That was certainly true of the Gort Rural District Council. At a meeting in 1907, following riots in Dublin at the premiere of JM Synge’s play, The Playboy of the Western World the councillors’ response was vehement. They recorded their decision to “protest most emphatically against the libellous comedy, The Playboy of the Western World, that was belched forth during the past week in the Abbey Theatre, Dublin, under the fostering care of Lady Gregory and Mr Yeats. We congratulate the good people of Dublin in howling down the gross buffoonery and immoral suggestions that are scattered throughout this scandalous performance.

 

For more from the archives see this week’s Tribunes here

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Real Galway flavour to intermediate club hurling battle in Birr

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Date Published: 23-Jan-2013

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Athenry fail to take chances as they bow out of Junior Cup

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Date Published: 29-Jan-2013

Athenry FC 1

Kilbarrack United 2

(After extra time)

For the second year in succession Athenry were done in extra time in the FAI Junior Cup as last season’s beaten finalist’s came from behind to snatch an excellent game in Moanbawn on Sunday afternoon.

On a heavy pitch that was only playable following extensive groundwork by club officials all morning, the home side were by far the better side in the opening half, but failed to take advantage of a number of opportunities that came their way.

An Alan O’Donovan penalty gave them a merited advantage just after the restart, but thereafter were on the back foot as Kilbarrack took over, but for all their pressing, the home rearguard were dealing comfortably with their forays.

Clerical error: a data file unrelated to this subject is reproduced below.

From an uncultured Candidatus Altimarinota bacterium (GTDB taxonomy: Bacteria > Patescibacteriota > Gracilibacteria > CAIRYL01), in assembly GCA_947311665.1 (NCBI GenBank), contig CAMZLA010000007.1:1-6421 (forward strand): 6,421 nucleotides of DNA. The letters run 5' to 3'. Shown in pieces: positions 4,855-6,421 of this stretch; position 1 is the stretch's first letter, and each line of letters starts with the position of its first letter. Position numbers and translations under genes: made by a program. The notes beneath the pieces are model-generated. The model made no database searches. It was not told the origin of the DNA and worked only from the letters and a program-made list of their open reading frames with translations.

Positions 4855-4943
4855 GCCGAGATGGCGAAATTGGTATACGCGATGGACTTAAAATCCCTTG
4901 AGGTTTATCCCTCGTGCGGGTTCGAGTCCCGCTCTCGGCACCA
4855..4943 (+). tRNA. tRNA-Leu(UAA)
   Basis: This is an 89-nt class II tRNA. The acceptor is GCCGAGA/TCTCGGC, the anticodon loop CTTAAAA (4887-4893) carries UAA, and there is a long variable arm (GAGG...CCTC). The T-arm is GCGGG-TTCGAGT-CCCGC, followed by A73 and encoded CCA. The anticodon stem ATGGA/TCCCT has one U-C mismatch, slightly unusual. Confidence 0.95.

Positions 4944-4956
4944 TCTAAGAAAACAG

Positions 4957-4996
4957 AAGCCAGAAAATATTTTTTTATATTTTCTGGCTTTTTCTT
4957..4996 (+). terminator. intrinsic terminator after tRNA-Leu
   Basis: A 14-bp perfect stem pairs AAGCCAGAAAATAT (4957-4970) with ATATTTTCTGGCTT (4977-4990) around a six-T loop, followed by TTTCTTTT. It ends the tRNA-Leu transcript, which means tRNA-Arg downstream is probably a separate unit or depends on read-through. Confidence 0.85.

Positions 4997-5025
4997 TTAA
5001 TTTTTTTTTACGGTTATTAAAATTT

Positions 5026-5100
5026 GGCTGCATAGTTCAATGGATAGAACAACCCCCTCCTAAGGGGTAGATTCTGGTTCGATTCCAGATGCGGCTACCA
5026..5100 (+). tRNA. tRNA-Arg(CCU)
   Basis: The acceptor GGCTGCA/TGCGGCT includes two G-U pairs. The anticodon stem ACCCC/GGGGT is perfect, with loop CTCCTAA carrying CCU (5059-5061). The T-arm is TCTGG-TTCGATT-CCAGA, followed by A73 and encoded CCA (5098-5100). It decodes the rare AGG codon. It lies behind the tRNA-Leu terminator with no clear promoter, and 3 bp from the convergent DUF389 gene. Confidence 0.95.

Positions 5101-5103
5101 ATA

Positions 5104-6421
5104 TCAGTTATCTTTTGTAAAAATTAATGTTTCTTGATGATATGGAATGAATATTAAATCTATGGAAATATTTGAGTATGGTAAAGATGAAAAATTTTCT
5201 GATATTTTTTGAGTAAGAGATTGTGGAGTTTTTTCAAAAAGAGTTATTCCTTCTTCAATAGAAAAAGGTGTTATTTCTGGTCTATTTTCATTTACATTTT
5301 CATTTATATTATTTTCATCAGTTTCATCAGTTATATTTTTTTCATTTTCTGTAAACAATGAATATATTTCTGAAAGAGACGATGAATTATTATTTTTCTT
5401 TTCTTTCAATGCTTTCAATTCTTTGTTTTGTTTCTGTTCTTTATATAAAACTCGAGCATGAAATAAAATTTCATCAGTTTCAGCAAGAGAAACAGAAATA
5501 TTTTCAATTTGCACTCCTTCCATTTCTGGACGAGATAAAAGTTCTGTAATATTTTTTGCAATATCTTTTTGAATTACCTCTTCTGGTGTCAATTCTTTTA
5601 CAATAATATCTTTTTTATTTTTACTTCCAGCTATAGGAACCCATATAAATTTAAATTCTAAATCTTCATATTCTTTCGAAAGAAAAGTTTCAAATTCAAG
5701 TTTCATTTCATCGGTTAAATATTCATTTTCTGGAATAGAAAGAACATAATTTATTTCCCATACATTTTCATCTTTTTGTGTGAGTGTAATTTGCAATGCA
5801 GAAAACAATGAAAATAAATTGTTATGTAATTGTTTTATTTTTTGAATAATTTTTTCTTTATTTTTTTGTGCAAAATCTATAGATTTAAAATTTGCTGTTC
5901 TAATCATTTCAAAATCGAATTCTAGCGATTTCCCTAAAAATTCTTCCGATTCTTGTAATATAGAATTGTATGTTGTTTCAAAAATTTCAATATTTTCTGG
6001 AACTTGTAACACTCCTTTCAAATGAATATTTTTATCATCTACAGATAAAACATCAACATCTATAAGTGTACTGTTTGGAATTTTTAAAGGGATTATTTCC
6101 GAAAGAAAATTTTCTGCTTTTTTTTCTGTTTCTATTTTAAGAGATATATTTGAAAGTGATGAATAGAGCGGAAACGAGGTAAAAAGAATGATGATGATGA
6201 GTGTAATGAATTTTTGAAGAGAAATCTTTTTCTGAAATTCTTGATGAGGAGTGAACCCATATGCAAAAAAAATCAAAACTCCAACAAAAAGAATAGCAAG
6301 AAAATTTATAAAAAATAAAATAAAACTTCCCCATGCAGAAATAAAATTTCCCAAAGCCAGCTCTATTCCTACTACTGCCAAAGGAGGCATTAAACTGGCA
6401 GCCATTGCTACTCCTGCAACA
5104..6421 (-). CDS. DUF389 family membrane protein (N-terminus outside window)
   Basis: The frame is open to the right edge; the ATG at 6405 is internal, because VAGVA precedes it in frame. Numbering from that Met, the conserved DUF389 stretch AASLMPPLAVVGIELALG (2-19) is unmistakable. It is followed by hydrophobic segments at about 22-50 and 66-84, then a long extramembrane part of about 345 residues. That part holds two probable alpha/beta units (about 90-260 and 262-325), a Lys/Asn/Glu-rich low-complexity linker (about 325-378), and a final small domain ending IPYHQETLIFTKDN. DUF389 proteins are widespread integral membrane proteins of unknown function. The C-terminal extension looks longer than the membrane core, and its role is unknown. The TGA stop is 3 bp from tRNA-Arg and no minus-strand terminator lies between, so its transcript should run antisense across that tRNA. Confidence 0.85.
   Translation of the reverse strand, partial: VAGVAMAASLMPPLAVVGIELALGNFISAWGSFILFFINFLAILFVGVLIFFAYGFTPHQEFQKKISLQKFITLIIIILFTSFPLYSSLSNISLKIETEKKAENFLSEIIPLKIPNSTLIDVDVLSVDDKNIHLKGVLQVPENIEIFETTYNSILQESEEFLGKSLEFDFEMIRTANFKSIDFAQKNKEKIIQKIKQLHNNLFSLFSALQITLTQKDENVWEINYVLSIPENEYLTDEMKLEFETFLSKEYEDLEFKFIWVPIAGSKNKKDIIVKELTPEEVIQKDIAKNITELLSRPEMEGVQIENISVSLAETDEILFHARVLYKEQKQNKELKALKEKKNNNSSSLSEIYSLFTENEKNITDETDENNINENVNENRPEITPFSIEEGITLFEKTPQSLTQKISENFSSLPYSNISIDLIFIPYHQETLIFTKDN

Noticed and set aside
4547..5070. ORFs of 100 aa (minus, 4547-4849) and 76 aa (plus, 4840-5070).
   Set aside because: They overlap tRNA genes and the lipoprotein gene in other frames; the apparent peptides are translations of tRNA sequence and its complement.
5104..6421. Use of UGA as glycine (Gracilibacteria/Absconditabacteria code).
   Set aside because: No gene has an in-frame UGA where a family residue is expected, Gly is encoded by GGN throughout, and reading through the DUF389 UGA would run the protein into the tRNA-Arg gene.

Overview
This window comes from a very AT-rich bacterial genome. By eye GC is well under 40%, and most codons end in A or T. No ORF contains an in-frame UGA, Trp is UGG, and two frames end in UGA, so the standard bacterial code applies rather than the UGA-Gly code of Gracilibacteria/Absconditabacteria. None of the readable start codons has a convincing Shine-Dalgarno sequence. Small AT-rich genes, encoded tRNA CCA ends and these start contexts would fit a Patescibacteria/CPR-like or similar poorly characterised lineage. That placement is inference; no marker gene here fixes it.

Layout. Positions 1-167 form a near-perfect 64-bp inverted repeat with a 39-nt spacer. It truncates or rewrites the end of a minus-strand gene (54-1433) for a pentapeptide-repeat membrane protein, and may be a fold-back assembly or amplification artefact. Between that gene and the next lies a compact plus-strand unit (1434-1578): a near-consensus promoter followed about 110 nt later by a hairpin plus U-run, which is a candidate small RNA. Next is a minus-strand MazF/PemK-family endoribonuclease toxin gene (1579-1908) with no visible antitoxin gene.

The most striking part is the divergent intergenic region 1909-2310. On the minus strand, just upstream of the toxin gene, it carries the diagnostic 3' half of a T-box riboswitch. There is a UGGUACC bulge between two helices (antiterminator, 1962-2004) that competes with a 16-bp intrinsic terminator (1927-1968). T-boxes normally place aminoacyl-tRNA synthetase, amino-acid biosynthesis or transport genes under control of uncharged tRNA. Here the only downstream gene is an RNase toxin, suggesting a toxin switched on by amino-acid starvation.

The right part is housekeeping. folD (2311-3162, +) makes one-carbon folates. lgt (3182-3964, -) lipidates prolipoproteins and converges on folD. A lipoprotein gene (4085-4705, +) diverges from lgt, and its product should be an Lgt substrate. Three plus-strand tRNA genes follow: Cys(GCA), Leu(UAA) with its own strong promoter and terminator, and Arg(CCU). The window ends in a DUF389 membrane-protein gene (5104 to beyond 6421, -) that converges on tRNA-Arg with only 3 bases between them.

However they were struck a body blow just six minutes from time, as big striker Keith Kirwan was left all alone at the far post to head the equaliser and from that point on the Dubliners were the better side.

They started off the extra time in the ascendancy and enjoying all the momentum before striking for a good winning goal on 104 minutes. A strong bench allowed them to make some necessary changes and it was not a facility that was available to Athenry manager Gabriel Glavin.

With Gary Forde and Gary Delaney out through suspension following their sending off against OLBC in the previous round, and Seamie Crowe injured, it left their bench rather threadbare with just a number of young squad players available.

Playing with the aid of the slight incline and any wind advantage going, the home side had a Connor Cannon effort on target in the opening minute, while John Meleady was just over with a flick at the other end.

Meleady then tested Andrew Walsh who saved comfortably, before the goalkeeper pulled off a brilliant double save on 14 minutes.

Firstly he went full length to push away a Meleady shot and was then back on his feet to parry David Jackson’s close-range rebound.

For more, read this week’s Connacht Sentinel.